Last up is a book that sounds as if it is right up my street, Not Guilty by Christine Gardner

Not Guilty


In 1910 in Bendigo, three children were found dead in their home, brutally murdered with an axe and a knife.
Their mother, Camellia McCluskey, was a de facto wife at a time when such a position was not socially acceptable. Her partner, George, was considerably older than her. The two lived together happily for a few years before the relationship deteriorated, putting in place a chain of events that finally resulted in the slaying of Dorothy, Eric and Ida.
‘Not Guilty’ tells the story of those events, and the court proceedings that followed them. A storm of newspaper coverage surrounded Camellia as the Australian media struggled to understand the motivations that led her down the path she took.
This story is based on Camellia’s letters, court records, newspaper coverage, and other historical documents. Goodreads

Have you read any of these?
Do you have a strategy for managing your TBR? I can’t commit to not adding new books because that just won’t happen but I do want to enjoy those books I already own too.


A book lover who clearly has issues as obsessed with crime despite leading a respectable life

28 thoughts on “Musing Mondays (April 7)

  1. I was overwhelmed by my Goodreads to-read list (51 books) so I decided to take a hard look at them and choose which ones I absolutely HAD to get my hands on ASAP. Now I’m left with a list of 19 books I’m desperate to buy, as well as the 30 unread on my shelf and 20 unread on my Kobo. I guess you just have to prioritise – which can be so hard when there’s so many great books around!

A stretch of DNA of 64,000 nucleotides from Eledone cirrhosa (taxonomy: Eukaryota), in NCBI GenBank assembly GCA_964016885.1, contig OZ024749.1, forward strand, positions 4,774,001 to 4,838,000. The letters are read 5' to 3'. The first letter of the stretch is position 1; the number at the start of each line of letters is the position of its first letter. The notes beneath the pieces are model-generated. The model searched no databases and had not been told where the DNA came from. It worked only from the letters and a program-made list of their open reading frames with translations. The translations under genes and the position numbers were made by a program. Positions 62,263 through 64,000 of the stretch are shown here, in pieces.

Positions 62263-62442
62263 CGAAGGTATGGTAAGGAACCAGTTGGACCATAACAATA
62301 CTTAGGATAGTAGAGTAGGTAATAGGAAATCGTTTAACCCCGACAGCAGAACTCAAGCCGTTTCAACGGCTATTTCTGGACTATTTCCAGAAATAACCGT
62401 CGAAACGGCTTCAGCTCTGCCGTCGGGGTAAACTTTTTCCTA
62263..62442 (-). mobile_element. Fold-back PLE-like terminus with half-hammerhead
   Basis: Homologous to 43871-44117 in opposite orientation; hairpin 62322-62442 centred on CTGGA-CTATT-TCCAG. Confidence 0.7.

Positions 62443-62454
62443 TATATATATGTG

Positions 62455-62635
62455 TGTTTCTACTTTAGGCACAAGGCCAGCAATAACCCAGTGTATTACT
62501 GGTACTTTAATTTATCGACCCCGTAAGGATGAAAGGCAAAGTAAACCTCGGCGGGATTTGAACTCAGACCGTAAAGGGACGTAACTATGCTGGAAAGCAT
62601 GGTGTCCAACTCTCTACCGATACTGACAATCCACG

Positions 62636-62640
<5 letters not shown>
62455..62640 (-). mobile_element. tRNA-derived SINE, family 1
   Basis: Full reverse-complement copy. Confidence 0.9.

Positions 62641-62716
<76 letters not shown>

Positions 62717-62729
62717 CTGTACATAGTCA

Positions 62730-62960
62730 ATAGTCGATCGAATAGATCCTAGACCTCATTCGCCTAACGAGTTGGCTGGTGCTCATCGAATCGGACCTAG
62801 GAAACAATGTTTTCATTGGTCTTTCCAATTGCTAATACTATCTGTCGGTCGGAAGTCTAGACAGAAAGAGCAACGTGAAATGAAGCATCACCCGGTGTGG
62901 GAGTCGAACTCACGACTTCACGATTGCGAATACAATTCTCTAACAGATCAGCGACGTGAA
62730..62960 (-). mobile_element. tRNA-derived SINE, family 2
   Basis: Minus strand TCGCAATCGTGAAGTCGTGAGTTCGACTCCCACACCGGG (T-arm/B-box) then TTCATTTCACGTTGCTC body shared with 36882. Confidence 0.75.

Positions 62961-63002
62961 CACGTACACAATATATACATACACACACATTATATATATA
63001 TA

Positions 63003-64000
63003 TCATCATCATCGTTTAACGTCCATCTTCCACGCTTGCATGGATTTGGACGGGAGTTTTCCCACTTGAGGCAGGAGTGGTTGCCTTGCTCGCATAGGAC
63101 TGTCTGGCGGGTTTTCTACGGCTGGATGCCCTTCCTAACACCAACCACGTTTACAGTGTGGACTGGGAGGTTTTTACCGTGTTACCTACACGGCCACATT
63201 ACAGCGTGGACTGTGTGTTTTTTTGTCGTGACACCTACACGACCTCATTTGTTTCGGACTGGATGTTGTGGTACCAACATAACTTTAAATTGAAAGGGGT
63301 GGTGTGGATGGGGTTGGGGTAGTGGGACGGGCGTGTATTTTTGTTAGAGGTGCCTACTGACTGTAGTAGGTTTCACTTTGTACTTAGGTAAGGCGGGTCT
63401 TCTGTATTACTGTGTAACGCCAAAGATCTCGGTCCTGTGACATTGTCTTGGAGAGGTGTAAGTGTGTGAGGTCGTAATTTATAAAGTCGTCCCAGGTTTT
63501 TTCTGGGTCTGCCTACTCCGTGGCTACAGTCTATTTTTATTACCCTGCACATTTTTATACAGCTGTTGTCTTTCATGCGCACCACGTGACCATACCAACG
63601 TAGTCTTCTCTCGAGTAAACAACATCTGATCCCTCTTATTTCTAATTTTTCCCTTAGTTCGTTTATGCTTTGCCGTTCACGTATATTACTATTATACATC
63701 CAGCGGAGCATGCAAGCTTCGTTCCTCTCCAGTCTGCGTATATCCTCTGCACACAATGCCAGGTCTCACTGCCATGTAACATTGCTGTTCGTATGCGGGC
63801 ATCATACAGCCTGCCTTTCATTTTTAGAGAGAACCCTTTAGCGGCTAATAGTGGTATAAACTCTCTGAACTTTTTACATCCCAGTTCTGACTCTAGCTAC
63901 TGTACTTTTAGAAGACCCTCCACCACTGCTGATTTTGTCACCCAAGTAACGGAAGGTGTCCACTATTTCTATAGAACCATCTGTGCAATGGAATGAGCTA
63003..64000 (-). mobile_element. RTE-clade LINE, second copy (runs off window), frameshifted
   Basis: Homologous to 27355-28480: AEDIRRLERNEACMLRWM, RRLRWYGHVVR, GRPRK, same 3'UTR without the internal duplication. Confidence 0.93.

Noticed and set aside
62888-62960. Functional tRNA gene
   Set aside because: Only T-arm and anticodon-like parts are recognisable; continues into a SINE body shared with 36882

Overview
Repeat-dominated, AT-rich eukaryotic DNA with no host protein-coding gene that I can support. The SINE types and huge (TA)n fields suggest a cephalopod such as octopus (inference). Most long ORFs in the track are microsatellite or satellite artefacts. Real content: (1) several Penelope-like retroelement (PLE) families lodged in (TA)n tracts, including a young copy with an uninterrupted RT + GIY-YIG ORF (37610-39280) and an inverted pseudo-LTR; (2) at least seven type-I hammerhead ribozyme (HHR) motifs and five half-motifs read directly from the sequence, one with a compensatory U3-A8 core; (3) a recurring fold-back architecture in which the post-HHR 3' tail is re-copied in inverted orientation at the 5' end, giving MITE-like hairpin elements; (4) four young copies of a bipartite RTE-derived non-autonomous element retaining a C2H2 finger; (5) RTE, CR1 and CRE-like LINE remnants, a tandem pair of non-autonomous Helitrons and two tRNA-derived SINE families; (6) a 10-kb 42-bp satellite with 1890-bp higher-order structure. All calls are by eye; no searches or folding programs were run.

1. You’ve hit the nail on the head Anika, it is so hard when there are so many books I’d love to read. I am happier now I know exactly what I own and have an idea of those I want to read. I know I will continue to choose other books for my TBR but I will try not to buy too many more until I have reduced my ‘owned’ collection a bit!


    1. Part of the reason why I did it was to start seeing which books to choose to read on my holiday (which is still some way off) I like to have a selection of books I really want to read for my holidays so remembering what I have was the first step although I’m sure I’ll treat myself to some new ones too 😉


  2. I bet it was kind of fun to go through those lists and rediscover some titles!
    I honestly don’t get too concerned about the size of my TBR list. I view it as a list of suggestions to myself, rather than a list of titles that I HAVE TO READ. I don’t think I’ll ever finish my TBR list, as I’m constantly adding titles–but I think that’s a good thing. My TBR list is so varied that it virtually ensures that I’ve got something to read no matter what mood I may be in. That being said, I do periodically go through my Goodreads list and delete titles that just don’t appeal to me anymore, for one reason or another.


    1. You are quite right about the TBR as I add titles so often although I have been through and I do delete those that no longer take my fancy.